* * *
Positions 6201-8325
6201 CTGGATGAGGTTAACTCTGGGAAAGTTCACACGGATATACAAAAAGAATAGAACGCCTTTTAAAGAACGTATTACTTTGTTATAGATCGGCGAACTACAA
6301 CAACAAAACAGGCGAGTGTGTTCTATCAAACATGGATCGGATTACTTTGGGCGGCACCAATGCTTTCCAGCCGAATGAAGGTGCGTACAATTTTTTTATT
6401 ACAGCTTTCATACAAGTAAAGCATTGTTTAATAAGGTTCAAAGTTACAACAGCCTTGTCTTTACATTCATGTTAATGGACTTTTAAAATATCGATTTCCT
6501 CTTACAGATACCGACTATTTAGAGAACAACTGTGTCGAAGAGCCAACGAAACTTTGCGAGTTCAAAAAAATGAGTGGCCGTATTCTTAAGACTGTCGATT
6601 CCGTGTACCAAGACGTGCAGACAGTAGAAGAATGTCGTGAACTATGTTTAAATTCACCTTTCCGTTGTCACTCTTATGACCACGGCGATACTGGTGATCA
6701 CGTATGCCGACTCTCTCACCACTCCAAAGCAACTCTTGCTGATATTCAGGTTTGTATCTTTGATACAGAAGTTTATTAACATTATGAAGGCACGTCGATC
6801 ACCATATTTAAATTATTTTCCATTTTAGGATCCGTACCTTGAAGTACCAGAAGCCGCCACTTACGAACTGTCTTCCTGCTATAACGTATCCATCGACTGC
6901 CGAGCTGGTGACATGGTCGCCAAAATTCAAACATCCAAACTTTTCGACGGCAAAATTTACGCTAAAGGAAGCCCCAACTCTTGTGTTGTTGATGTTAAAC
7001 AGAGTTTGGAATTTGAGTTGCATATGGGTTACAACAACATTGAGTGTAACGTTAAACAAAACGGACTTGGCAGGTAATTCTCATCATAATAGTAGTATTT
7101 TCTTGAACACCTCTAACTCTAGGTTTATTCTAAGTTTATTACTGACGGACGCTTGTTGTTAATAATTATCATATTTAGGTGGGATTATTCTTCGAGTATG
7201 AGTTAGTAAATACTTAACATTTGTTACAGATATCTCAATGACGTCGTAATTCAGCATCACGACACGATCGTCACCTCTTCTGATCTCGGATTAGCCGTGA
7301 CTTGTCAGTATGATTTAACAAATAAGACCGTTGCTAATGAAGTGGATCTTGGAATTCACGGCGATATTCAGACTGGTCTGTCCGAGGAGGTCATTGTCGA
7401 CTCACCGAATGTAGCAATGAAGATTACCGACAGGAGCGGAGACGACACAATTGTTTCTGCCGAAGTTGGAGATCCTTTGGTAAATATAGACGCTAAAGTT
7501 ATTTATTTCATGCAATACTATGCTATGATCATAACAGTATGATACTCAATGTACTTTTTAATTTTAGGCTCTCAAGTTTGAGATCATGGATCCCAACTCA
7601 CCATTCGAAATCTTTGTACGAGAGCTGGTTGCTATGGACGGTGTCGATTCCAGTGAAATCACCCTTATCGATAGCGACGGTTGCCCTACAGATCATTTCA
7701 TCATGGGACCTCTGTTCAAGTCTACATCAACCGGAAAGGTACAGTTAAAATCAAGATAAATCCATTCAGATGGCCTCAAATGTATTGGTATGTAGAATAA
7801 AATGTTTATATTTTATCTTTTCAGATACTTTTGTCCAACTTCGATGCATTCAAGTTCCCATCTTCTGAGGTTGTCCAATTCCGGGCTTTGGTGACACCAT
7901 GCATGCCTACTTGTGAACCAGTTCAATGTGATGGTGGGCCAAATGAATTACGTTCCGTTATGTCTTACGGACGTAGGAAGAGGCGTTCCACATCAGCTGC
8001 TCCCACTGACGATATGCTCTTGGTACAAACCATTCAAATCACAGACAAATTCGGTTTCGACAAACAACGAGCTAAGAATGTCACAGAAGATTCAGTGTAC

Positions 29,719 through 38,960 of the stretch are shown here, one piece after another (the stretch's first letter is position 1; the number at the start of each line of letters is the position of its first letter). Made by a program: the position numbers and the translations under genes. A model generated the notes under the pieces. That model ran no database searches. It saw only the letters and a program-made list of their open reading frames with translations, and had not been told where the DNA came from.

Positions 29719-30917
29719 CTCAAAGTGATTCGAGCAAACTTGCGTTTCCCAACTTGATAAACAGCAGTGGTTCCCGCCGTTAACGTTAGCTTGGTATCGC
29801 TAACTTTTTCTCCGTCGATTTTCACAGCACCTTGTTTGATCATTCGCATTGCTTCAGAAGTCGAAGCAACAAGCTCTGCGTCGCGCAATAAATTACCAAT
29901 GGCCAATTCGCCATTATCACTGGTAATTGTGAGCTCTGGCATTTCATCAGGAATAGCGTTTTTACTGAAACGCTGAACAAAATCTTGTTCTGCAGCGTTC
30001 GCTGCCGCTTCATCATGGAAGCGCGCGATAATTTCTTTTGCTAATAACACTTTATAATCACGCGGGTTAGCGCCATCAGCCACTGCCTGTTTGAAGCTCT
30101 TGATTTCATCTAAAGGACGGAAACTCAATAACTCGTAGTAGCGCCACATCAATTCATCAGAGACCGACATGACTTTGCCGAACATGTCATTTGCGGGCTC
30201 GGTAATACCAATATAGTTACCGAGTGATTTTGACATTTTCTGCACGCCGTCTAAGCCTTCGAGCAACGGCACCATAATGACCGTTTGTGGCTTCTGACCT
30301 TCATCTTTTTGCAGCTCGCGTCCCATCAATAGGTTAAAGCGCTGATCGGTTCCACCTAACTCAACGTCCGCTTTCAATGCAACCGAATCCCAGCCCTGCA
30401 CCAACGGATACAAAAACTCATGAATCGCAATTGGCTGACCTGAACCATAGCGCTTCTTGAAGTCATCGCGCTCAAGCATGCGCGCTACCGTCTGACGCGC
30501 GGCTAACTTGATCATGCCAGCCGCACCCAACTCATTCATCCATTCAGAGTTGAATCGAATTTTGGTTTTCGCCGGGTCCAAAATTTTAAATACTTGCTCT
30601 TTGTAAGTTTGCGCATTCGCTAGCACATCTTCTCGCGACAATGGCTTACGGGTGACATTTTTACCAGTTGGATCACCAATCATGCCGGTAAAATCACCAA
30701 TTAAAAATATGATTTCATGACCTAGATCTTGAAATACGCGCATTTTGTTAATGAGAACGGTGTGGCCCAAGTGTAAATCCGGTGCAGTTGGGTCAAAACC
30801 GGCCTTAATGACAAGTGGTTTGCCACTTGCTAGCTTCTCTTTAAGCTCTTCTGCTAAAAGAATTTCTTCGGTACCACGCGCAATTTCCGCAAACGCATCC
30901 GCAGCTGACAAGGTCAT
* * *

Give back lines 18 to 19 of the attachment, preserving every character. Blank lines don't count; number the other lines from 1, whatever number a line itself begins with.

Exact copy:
7801 AATGTTTATATTTTATCTTTTCAGATACTTTTGTCCAACTTCGATGCATTCAAGTTCCCATCTTCTGAGGTTGTCCAATTCCGGGCTTTGGTGACACCAT
7901 GCATGCCTACTTGTGAACCAGTTCAATGTGATGGTGGGCCAAATGAATTACGTTCCGTTATGTCTTACGGACGTAGGAAGAGGCGTTCCACATCAGCTGC